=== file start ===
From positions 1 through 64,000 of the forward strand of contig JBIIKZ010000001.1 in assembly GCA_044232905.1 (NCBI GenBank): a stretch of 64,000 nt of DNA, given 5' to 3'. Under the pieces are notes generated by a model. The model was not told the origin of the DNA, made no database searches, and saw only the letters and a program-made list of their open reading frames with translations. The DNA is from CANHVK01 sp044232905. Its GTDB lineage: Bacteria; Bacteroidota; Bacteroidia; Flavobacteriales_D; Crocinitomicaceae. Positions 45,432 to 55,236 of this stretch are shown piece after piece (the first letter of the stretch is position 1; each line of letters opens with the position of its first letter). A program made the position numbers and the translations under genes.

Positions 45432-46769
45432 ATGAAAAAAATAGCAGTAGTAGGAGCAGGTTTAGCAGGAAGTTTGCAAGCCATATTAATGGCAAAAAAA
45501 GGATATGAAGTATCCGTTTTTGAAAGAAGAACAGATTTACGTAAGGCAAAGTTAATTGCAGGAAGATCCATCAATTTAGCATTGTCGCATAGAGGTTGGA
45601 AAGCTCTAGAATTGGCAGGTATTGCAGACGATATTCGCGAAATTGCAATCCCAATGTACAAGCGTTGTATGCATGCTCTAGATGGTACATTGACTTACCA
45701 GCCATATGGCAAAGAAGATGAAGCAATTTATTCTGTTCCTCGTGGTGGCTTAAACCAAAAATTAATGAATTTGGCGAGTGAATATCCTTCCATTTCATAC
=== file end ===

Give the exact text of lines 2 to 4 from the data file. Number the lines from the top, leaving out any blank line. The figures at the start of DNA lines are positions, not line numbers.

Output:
Positions 45432-46769
45432 ATGAAAAAAATAGCAGTAGTAGGAGCAGGTTTAGCAGGAAGTTTGCAAGCCATATTAATGGCAAAAAAA
45501 GGATATGAAGTATCCGTTTTTGAAAGAAGAACAGATTTACGTAAGGCAAAGTTAATTGCAGGAAGATCCATCAATTTAGCATTGTCGCATAGAGGTTGGA